Children with special needs are being bussed out of their communities to attend schools many miles from their homes due to a shortage of appropriate school places, an Oireachtas committee has heard.
School principals’ representatives told an Oireachtas committee on autism that a lack of planning and support means local schools are often unable to meet the needs of children with complex conditions,
The Irish Primary Principals’ Network, a professional body for principals and deputies at more than 3,00 primary schools, said it supported the principle of ensuring equal access to education for all children alongside their siblings and friends in their local area.
However, it said the lack of planning and due diligence to determine the capacity within the schools to facilitate the opening of special classes and difficulties accessing supports to meet complex needs were key barriers.
“The current situation has resulted in children with additional needs being ‘bussed’ from their local area, often right past their local school that their siblings and friends attend, to schools that may be many miles away from their home. This is untenable,” said Pairic Clerkin, chief executive of the IPPN.
He said the network is encouraging all schools to undertake to open a special class in response to local needs.
However, he said a longer time-frame is needed around the admissions process to plan for the placement of children with complex additional needs in their local school.
Mr Clerkin said this will allow schools and education authorities to address what supports need to be put in place. This, he said, would avoid the need to legally compel schools to open classes in the first place.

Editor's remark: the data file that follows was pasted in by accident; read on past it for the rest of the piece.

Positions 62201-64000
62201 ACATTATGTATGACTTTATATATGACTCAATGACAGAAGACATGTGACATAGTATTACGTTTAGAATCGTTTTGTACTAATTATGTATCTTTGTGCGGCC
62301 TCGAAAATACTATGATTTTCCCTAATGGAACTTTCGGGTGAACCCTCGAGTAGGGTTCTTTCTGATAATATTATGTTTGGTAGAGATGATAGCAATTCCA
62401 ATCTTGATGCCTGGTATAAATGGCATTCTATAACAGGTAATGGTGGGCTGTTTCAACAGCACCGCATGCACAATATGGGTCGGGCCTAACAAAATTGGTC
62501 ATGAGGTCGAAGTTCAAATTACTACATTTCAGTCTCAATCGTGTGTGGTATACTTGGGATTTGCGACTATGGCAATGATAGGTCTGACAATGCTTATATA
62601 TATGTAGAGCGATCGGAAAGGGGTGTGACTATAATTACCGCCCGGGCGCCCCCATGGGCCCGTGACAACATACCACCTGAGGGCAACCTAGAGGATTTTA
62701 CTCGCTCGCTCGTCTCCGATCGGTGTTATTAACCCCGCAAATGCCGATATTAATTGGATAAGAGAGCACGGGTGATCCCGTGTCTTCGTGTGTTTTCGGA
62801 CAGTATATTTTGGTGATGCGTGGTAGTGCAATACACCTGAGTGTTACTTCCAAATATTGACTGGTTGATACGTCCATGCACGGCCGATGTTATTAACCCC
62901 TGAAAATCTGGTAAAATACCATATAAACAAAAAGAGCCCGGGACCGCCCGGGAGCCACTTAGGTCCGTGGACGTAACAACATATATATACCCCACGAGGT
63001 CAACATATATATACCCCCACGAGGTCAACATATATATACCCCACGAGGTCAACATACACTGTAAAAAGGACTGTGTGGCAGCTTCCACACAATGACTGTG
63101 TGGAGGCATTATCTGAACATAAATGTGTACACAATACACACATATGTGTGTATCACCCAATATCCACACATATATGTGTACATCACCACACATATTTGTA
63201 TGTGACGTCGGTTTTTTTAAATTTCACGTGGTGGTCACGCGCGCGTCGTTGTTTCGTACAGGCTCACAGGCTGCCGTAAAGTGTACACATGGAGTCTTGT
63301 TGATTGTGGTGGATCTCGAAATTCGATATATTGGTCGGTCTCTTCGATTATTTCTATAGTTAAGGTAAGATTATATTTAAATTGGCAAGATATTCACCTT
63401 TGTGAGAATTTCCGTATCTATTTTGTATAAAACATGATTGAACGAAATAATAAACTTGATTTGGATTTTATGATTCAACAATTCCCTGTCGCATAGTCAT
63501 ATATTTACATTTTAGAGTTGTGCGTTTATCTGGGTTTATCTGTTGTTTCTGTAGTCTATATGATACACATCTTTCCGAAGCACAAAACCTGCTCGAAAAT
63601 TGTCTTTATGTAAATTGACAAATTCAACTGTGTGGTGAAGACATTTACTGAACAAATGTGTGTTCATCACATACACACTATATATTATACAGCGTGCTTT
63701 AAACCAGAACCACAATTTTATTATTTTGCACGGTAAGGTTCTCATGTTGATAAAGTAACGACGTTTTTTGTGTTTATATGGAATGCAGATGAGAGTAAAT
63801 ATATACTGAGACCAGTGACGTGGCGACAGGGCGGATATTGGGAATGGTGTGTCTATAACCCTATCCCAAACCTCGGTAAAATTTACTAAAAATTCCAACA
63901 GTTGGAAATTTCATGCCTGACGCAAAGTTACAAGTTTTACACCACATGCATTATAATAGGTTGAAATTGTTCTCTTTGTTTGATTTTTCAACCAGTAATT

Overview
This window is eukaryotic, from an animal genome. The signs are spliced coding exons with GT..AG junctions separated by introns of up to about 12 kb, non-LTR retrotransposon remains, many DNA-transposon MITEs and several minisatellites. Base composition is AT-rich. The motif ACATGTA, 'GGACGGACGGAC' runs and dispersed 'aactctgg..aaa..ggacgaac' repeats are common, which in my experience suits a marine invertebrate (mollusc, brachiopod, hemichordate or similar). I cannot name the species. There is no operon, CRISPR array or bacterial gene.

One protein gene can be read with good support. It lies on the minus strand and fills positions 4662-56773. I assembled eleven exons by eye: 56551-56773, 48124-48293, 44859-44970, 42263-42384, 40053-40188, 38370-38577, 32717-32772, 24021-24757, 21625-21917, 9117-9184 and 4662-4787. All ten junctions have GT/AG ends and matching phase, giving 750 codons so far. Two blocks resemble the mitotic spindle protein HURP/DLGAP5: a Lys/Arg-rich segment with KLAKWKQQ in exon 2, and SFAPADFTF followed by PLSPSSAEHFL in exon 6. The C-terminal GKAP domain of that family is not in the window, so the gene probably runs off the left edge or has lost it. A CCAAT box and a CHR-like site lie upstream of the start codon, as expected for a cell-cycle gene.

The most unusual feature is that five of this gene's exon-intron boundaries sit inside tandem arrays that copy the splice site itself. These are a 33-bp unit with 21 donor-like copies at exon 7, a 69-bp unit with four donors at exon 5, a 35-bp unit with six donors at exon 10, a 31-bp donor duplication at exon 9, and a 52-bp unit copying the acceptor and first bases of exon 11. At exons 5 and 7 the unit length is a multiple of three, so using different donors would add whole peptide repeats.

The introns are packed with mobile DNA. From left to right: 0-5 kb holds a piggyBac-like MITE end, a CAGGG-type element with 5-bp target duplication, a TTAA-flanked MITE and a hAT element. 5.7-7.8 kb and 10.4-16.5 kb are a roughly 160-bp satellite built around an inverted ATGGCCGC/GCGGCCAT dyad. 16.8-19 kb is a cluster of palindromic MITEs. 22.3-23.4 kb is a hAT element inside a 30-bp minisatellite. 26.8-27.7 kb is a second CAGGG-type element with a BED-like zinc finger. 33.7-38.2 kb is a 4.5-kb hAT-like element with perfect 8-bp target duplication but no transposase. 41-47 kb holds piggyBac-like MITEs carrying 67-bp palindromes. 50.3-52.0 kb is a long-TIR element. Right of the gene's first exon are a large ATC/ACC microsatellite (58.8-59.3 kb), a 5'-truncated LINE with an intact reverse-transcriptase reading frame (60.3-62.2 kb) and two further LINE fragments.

“It would eliminate the need for children to be ‘bussed’ to schools outside their catchment area, and remove any barriers to providing places for children locally,” he said.
The Fórsa trade union, which represents thousands of special needs assistants as well as health staff, warned that long waiting lists for access to vital supports such as speech and language or occupational therapy are undermining children’s education.
“The backlogs are not in any way the fault of the staff in those services who are trying valiantly to cope with unmanageable caseloads. However, the waiting lists present significant difficulties for schools, and families, who are trying to support students with autism,” said Linda Kelly, Fórsa’s national secretary in the health and welfare division.
The union said the lack of these in-school supports means “truly inclusive education is a dream rather than a reality”.
Much of Tuesday’s meeting focused on the lack of teachers and schools willing to run the summer provision programme for children with additional needs.
Last week’s meeting heard that just over 400 out of 8,000 children in special schools got to participate in the programme last year.
Jennifer Carroll McNeill TD (Fine Gael) questioned why so few out of the 116,000 teachers on the Teaching Council’s register were involved, while committee chairman Senator Micheál Carrigy (Fine Gael) asked whether all schools who receive State funding could be compelled to run the programme.
Caroline Quinn of the Irish Primary Principals Network said many schools were not running the programme due to the late notice and lack of clarity over the resources available, along with other issues such as difficulties sourcing staff and hurdles relating to Garda vetting requirements.
“If that type of clarity was available earlier, I guarantee that we would see a different picture out there,” she said.
Pauline Tully TD (Sinn Féin) raised concerns over the level of training and education available to inexperienced teachers who are allocated special classes for children with specialised needs.
She said newly-qualified teachers are often given jobs in these settings with the promise that they can move on to mainstream classes in a few years.
“It’s not fair on the teachers and it’s not fair on the students, either,” she said.